Eyewitness testimony in the present case established the following sequence of events; Potts shot Robert Snyder, dragged him from a pick-up truck, and left him on the side of the road. Potts walked to a nearby house. He told the occupants that there had been an accident, that a man had been hurt, and that he needed a ride. Michael Priest volunteered to help, and they left in Priest's automobile after picking up Potts' two female companions. They drove to the truck. Priest saw Snyder, covered with blood, staggering out of a ditch. Priest attempted to assist Snyder, but Potts pulled a .357 magnum and forced him to drive on.
Potts took over the driving. Michael Priest began begging Potts not to kill him because he had a wife and children. Potts responded by repeatedly pointing the loaded magnum at Priest's head, pulling the hammer back and letting it slowly fall. At one point, Potts fired the magnum through the car roof and invited Priest to imagine what the bullet would do to his head.
Michael Priest continued to plead for his life, crying, "Oh my God, don't kill me." Potts informed Priest that there was no such thing as God, and that Priest should address his prayers to him. Potts drove Michael Priest to a dirt road. He forced Priest out of the car, put the gun to his head, and killed him.
The evidence summarized above describes the purposeful, cold-blooded killing of a defenseless human being. The overwhelming and unrebutted evidence negates any possibility that Potts acted impulsively or otherwise unintentionally. See, e.g., Dobbs v. Kemp, 790 F.2d 1499, 1509 (11th Cir. 1986) (defendant shot victim in stomach at close range after ordering him to lie on floor), modified in part on other grounds, 809 F.2d 750 (1987); Burger v. Kemp, 785 F.2d 890, 892 (11th Cir.) (defendant placed victim in trunk of car and drove car into pond), cert. granted, --- U.S. ----, 107 S. Ct. 397, 93 L. Ed. 2d 351 (1986); Tucker v. Kemp, 762 F.2d at 1502-03 (victim's death caused by crushing blow to the skull with a blunt instrument); McCleskey v. Kemp, 753 F.2d 877, 904 (11th Cir. 1985) (police officer shot twice), cert. granted, --- U.S. ----, 106 S. Ct. 3331, 92 L. Ed. 2d 737 (1986); Davis v. Kemp, 752 F.2d at 1521 (victim died of bullet in brain and suffered severe fractures of face and jaw); compare Franklin v. Francis, 720 F.2d 1206, 1212 (11th Cir. 1983) (evidence did not overwhelmingly preclude lack of intent where gun went off when victim slammed door), aff'd, 471 U.S. 307, 105 S. Ct. 1965, 85 L. Ed. 2d 344 (1985).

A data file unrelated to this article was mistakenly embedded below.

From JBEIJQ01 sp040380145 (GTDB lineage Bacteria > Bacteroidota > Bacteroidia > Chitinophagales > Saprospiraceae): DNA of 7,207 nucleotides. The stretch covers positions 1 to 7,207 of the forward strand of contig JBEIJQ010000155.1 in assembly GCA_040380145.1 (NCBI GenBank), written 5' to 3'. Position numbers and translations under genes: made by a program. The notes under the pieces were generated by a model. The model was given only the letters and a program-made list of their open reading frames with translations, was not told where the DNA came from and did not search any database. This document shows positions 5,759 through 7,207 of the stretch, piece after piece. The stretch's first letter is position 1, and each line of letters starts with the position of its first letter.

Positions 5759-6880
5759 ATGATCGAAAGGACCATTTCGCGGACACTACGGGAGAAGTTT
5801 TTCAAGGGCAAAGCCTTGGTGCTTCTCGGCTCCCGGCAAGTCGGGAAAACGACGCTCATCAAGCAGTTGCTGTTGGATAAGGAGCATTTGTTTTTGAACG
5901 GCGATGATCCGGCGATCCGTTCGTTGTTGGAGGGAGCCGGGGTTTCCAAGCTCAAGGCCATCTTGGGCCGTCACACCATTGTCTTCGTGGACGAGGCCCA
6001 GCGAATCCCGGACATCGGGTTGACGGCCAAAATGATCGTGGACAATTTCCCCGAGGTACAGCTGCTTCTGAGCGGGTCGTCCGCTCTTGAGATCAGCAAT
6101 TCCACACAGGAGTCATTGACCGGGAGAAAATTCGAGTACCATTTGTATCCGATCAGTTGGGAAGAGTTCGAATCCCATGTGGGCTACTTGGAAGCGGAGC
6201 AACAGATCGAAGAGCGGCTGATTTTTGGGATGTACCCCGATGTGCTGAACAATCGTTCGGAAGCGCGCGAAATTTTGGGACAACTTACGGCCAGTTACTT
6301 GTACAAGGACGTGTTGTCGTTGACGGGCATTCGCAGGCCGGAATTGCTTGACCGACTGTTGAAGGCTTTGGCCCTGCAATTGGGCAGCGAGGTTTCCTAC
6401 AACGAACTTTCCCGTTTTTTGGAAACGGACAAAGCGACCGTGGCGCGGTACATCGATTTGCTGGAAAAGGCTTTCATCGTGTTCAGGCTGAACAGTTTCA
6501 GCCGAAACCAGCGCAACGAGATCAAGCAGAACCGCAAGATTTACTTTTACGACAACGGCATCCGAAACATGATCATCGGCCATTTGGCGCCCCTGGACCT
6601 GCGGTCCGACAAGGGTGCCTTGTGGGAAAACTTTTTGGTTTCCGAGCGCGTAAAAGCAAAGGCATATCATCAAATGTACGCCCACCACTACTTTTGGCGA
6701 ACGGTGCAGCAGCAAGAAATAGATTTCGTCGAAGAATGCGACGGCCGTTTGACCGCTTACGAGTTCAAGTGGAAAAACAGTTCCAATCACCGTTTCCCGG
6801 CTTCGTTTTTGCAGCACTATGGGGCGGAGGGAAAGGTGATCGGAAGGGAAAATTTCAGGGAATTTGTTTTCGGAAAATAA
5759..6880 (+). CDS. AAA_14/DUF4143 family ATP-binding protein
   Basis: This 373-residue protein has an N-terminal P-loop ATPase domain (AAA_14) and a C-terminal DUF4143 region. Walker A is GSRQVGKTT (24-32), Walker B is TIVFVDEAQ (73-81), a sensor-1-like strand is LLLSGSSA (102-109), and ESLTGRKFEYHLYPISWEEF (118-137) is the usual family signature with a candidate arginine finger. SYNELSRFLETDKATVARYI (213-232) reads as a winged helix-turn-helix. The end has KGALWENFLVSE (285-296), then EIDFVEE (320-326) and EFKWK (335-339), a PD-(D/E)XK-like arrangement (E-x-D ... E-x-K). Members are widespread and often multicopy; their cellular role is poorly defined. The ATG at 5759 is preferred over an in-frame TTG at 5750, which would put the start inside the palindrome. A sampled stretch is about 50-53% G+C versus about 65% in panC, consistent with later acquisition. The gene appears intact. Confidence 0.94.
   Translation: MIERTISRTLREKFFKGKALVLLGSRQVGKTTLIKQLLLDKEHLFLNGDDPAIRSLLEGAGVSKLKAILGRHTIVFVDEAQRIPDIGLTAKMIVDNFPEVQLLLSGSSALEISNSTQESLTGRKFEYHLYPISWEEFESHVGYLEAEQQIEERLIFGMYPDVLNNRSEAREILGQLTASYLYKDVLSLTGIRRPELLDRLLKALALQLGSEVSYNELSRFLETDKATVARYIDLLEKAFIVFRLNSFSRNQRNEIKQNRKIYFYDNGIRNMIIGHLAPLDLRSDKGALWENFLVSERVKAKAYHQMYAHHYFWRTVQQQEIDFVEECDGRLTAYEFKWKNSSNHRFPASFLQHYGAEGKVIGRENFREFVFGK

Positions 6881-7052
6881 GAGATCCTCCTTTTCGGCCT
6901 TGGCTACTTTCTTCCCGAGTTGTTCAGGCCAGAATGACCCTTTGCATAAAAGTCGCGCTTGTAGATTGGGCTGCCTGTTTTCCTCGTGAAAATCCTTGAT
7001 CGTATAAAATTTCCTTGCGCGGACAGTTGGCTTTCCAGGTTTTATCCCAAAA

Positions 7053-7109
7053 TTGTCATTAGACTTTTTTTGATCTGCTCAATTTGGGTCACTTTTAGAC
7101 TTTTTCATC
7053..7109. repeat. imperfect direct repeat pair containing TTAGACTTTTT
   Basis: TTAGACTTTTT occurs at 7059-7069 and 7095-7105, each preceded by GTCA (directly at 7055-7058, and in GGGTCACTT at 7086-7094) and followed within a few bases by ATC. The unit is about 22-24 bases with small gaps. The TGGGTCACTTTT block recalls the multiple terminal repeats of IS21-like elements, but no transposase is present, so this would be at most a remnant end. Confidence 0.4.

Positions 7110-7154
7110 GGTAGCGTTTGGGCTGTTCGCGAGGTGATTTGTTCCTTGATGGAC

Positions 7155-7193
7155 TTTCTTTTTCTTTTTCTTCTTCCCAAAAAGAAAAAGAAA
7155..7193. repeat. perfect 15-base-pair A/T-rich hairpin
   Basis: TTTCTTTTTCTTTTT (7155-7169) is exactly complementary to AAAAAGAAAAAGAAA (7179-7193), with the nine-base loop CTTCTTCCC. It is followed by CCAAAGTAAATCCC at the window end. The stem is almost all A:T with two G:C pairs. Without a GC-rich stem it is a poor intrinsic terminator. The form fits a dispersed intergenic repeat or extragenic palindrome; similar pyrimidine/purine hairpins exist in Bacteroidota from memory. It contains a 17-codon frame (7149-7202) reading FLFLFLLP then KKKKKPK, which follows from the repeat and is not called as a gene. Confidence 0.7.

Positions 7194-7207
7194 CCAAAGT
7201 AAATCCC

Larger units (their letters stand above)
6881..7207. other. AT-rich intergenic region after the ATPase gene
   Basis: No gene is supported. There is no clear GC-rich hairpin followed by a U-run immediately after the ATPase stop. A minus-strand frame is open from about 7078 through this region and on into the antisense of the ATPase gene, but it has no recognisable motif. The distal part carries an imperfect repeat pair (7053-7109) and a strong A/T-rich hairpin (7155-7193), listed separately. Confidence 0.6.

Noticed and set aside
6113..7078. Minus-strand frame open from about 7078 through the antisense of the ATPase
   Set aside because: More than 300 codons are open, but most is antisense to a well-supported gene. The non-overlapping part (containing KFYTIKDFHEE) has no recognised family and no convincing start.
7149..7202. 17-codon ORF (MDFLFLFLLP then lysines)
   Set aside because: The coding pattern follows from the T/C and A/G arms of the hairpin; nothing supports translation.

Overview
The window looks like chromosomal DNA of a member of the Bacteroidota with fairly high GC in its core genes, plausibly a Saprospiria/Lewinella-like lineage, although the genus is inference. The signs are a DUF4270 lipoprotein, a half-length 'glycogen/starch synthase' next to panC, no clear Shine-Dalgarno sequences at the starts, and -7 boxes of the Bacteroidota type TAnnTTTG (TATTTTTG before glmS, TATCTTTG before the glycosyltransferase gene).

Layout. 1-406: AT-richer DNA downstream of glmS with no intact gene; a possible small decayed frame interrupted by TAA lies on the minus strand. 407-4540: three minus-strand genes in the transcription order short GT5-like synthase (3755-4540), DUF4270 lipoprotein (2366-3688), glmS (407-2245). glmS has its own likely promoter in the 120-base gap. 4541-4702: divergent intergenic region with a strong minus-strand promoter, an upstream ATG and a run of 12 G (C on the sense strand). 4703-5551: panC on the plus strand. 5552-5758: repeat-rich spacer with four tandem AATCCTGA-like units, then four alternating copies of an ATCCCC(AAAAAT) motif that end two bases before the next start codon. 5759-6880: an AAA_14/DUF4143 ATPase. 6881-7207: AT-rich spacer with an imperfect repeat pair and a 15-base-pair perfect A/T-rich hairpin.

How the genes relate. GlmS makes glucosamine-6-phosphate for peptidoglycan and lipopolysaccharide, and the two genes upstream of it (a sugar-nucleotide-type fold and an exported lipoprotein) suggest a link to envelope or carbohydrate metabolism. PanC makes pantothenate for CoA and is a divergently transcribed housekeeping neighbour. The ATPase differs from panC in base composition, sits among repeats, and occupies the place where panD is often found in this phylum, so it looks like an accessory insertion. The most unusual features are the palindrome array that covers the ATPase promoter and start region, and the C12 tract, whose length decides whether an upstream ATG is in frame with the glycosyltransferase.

We find that the Sandstrom error was harmless beyond a reasonable doubt. In our previous opinion, Potts v. Zant, 734 F.2d 526 (11th Cir. 1984), we found other issues in Potts' habeas petition to be meritorious. Accordingly, we reinstate our previous opinion with respect to those issues and remand to the district court with instructions that the writ must conditionally issue requiring Potts' release unless Cobb County4 grants a new trial on the charge of kidnapping with bodily injury. In addition, the prosecutor's improper comments during the sentencing phase of the Forsyth County proceedings require that the writ conditionally issue to require new sentencing proceedings. The judgment of the district court is affirmed on all issues.